The only way to have a friend is to be one ~ Ralph Waldo EmersonEarly in our first year in the Peace Corps in Fatsa, Turkey, one evening a man from Ordu, a town a little farther east on the Black Sea, knocked on our door. He introduced himself as Can Gűrel, the owner of a tutoring business. He apologized profusely for intruding, but he hoped we wouldn't mind. He was trying to teach himself English, and was hoping we could read some sentences from his text book, English 900, into his tape recorder so he could hear how the words were supposed to sound. We were very happy to read those sentences. That was the start of our great friendship. (Note: the "C" in Turkish is pronounced like "J" in English, so Can's name is pronounced just like "John.")
Can soon invited us to his home in Ordu, where we met his wife, Nurcan, and one year old daughter Diler. We toured Ordu, had dinner, and talked and laughed a lot. With our Turkish and Can's English, we communicated just fine, even if sometimes we both had to resort to our Turkish-English pocket dictionaries. Patty and I socialized with Can and Nurcan a lot while we were in Fatsa, and the four of us became good friends. After we moved to Konya for our second year, we continued our friendship through regularly exchanging letters. Can became a Peace Corps Turkish language instructor for the group that followed ours. That group was the last group that went to Turkey, and only stayed less than a year.When we returned from the Peace Corps, we landed jobs teaching English as a Second Language in Camden, New Jersey. That very first year we were back, John, Nurcan and Diler visited us in New Jersey. We did all the sights, and had a wonderful time, although somebody had told Nurcan that the two "must see" American cities were Pittsburgh and Baltimore! We chose to tour Philadelphia and Washington, D.C., and I think Nurcan was quite put out. We did point out Baltimore as we drove by though!
Can was a very ambitious man, always seeking to learn more and better himself. Again he asked a favor that we were glad to help fulfill. He had been accepted to the MBA program at the University of Michigan, and needed a US sponsor for his visa. My parents met the qualifications and were glad to sponsor him. Can got his degree, bought a car, loaded it with US goods, and had it shipped back to Turkey.Can became a very successful businessman in Istanbul. He was the founder of Akad, a company that imported medical instruments from Germany and distributed them in Turkey. Can and Nurcan had a house in Istanbul and a summer home on the Marmara Sea.
All throughout the years we kept in touch with letters. News of the kids, careers, family pictures. Can came to visit us in Fall City in 1991. He was alone on a business trip, and he said he could not come to the US without seeing us. Austin was five months old.In 1993, Can and Diler visited us in our home in Fall City. Diler was now 25, and accompanying Can on another business trip. They were also going to California to see Disneyland. Can said "Please come with us!" I said that I couldn't just drop everything and take off from my job. He said "Please, how many chances do we have to spend time together?" I said he was absolutely right. I told my partners I would be gone for a few days. We bought airline tickets for LA and left on an impulse to spend time with our friends from Turkey.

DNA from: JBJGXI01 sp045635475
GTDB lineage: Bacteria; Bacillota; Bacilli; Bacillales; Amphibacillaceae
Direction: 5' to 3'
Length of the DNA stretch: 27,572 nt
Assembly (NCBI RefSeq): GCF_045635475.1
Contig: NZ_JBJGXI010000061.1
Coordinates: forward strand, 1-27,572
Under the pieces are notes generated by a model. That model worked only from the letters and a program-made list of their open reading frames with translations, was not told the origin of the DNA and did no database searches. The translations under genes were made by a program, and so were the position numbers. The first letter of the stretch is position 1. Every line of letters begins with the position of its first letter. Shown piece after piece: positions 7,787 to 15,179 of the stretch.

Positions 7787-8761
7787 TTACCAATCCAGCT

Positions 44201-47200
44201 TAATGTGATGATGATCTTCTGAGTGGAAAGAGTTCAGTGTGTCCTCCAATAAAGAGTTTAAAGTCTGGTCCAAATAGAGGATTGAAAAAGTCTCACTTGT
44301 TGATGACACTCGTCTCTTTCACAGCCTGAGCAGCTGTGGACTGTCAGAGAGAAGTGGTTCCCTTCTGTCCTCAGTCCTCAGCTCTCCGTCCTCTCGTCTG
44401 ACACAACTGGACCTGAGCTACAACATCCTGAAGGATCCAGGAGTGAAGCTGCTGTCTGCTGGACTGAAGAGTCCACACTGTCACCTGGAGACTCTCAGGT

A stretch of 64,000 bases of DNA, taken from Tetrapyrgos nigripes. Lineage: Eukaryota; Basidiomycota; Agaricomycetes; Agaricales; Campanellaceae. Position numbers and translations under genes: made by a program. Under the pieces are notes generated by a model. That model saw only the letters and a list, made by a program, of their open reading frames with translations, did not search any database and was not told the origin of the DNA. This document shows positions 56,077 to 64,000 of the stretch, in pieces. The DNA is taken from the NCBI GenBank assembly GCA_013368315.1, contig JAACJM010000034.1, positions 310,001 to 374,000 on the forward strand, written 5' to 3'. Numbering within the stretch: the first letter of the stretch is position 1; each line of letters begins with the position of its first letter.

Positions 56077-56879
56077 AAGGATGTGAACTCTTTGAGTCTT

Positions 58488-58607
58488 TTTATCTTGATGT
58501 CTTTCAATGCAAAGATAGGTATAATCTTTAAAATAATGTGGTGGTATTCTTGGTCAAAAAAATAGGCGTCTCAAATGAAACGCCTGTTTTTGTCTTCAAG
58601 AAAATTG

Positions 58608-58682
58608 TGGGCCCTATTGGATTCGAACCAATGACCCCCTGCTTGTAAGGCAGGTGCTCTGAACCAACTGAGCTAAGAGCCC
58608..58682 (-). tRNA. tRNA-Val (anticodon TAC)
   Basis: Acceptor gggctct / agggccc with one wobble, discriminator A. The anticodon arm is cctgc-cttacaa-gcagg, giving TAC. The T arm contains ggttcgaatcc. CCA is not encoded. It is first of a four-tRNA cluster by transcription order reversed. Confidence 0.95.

We had a fabulous time! We had dinner on the Queen Mary in Long Beach. Can's travel agent in Turkey had booked him into a fleabag hotel in Hollywood - Can walked in, took one look around, and said "We have to find some place else!" Who knew Hollywood was a ghetto?!!? We found a nice hotel somewhere else! Then down to Orange County for a day at Disneyland and Universal Studios. Then we said our goodbyes, and went our separate ways - Can back to Turkey, and us to Fall City.About a month later, I was in the file room in my law office in Issaquah. The fax machine started receiving a fax, and I smiled when I saw the Akad company letterhead start to emerge from the machine. When it was done, I was still smiling, thinking about what Can might have to say after our great trip to California together.
Instead, the letter said, "We regret to have to tell you, your good friend Can Gűrel has had a heart attack and died." Diler later wrote us a letter with more detail. Can was in Ankara to give a speech, did not feel well, sat down, and then simply fell over dead. He was 55. Diler was devastated. She wrote, "He was my father, my best friend, my everything."Diler took over as the CEO of Akad. Our son Barrett visited Diler in Istanbul when he and his girlfriend (now wife) Laurie took an extended trip through the Middle East and Eastern Europe in 2003. We have written several letters, but we have really lost touch with Diler. One day we hope to go back to Turkey, and we will look her up for sure.
I choke up every time I tell this story. My eyes are welling up with tears right now as I type. I look back and thank the heavens that I took that last trip to California with Can. I can't imagine how I would have felt if I had decided not to go and then learned of his death. Can was truly my best friend in the world.